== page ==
sure there’s the fact that you don’t get your videos right away.  but i think that’s just a matter of retraining your brain.  rather than expecting you’ll hit the video store on friday, if you already have a queue set up of stuff you want, one that you’re watching and updating in between deliveries, you’re guaranteed that when friday (or whenever) hits, you’ll have something you know you want to watch.  and the recommendation engine really is pretty good (most of the time).

but even that isn’t what makes netflix a comcast- (or insert-cable-company-name-here) killer.  no, the real secret (that isn’t really a secret) of netflix is their instant viewing catalog.

i’ve been using the watch instantly feature a lot lately.  much more so than the dvd rentals themselves.  often, we’ll forget to put the dvd’s in the mail — something that was completely unfounded a couple years ago.  but i don’t beat myself up over losing value in the membership with netflix by hanging onto dvd’s longer than we need to anymore.  and the reason is that there are hundreds — if not thousands — of titles i want to watch that i can check out right this second.  my 4 year old just finished the full run of the original astroboy series, which he’s been working on for the past several weekends.  we watched wall-e for the first time streamed through netflix, and then for the second and third times.  we’re not really  huge on dora the explorer, but the fact that you can stream the full first and second seasons means that if and when it comes up, we can play it for the kids and not have to own the dvds.  and we’ve discovered great new kid shows like kipper and the rubbadubbers that we wouldn’t have found otherwise.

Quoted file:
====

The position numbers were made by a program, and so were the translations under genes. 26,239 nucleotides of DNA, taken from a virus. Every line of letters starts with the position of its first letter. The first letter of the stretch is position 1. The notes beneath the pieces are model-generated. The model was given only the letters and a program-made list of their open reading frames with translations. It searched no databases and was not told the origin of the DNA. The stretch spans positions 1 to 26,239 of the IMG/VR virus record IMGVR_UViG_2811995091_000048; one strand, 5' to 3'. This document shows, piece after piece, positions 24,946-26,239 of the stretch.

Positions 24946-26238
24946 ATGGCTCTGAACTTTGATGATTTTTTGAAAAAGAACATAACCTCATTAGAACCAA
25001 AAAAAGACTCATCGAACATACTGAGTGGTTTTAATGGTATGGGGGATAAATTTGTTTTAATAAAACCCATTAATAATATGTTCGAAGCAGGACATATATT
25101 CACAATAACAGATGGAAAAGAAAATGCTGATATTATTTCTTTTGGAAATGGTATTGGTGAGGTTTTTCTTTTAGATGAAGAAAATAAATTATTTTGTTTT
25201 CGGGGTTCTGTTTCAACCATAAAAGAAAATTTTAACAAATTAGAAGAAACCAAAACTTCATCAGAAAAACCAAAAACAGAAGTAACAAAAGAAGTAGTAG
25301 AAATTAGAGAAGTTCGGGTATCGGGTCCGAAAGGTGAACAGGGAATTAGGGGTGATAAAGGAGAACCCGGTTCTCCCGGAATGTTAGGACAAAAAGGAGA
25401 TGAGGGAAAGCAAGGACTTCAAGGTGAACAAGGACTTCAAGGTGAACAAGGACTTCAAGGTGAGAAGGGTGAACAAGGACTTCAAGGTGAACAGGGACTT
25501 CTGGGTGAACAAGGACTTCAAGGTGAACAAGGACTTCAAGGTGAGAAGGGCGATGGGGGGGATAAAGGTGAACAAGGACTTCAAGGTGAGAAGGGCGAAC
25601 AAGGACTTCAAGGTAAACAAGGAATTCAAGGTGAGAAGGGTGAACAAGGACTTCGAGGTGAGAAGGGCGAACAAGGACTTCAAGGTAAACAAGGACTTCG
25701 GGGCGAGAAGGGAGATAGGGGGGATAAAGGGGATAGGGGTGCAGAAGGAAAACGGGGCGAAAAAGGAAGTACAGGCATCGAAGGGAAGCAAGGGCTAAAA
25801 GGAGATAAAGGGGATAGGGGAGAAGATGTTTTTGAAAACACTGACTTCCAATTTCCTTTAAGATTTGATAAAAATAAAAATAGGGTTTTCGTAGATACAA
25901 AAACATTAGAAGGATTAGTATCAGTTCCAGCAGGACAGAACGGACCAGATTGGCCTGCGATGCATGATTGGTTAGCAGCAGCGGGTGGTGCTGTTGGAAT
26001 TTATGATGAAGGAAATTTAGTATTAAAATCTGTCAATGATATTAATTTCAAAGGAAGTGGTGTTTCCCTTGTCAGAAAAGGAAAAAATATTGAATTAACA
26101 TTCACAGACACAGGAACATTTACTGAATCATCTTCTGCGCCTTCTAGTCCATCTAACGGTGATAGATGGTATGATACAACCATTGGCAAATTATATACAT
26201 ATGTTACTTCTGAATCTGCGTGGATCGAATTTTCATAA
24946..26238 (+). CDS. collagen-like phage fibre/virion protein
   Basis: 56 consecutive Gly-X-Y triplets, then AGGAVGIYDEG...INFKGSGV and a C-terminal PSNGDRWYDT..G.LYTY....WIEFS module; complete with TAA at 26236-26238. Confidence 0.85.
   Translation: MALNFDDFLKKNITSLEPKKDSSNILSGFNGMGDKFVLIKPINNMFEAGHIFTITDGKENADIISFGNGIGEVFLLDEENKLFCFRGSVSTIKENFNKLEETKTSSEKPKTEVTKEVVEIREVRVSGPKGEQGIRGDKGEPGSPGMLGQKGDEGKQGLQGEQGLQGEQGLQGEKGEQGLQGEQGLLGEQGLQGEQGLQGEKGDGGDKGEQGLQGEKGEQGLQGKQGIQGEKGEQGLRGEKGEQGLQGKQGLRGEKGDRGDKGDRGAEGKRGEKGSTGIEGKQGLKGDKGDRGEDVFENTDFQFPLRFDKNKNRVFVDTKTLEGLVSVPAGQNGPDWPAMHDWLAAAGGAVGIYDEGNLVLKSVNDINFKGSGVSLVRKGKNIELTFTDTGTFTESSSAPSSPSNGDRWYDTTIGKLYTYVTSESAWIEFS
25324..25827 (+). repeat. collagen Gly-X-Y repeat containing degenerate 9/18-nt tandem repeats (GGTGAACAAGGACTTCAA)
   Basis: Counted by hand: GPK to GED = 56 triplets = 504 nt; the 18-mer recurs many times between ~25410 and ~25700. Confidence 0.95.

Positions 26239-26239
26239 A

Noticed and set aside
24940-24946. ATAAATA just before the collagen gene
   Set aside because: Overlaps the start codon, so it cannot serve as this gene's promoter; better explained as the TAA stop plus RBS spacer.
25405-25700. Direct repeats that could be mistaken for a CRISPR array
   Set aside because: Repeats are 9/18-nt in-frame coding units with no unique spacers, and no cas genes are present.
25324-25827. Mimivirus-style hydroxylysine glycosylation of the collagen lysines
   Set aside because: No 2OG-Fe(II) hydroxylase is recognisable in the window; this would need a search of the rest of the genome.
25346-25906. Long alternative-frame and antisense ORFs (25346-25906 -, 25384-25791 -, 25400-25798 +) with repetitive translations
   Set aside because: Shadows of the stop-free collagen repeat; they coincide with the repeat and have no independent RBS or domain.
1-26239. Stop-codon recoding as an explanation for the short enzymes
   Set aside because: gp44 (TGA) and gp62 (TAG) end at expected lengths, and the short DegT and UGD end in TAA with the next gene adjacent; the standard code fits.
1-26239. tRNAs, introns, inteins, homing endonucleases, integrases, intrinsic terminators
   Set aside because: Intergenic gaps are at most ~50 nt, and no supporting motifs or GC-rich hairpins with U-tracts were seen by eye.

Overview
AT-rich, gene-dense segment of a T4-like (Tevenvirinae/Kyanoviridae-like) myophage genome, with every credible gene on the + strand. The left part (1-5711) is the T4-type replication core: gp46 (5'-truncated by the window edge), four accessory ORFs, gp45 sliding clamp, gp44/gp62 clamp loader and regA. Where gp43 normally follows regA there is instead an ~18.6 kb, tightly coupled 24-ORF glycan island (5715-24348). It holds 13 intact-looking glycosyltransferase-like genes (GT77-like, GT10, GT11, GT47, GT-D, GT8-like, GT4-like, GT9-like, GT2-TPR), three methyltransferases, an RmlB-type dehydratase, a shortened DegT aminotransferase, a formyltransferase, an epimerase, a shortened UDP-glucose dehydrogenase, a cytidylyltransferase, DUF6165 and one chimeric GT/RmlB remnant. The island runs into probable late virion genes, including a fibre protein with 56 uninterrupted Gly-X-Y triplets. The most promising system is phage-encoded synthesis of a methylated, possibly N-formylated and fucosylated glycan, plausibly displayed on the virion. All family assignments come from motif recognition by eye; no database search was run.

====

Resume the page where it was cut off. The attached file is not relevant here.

watch instantly is perfect for hermetic parents like us, who are more likely to buy books on amazon than hop in a car to barnes & nobles or a used book store because the latter means making oneself look vaguely presentable to the outside world, getting the kids’ jackets and shoes on, remembering to take the kids to the potty, making sure to take the dog outside to pee…by the time all that’s done, it’s time for lunch (or dinner, or bed, etc…).  i’d love to be able to go see new movies, but being able to see new-ish rentals streamed via netflix isn’t too bad, either.

it’s all thanks to their recent partnership with starz, a premium cable channel like hbo and showtime that honestly, i’d never even heard of before i read this article in wired.  but i’m sure glad they forged the deal, because all of a sudden, netflix exploded with streaming options the like of which longtime subscribers had never seen before.  and not just the weird, obscure, b-movie indie-type films like cannibal: the musical or B.U.S.T.E.D.(both of which you can stream, by the way, and i recommend both of them).  no, as previously mentioned, mainstream — and top selling — flicks like wall-e and bridget jones’s diary can be streamed as well now.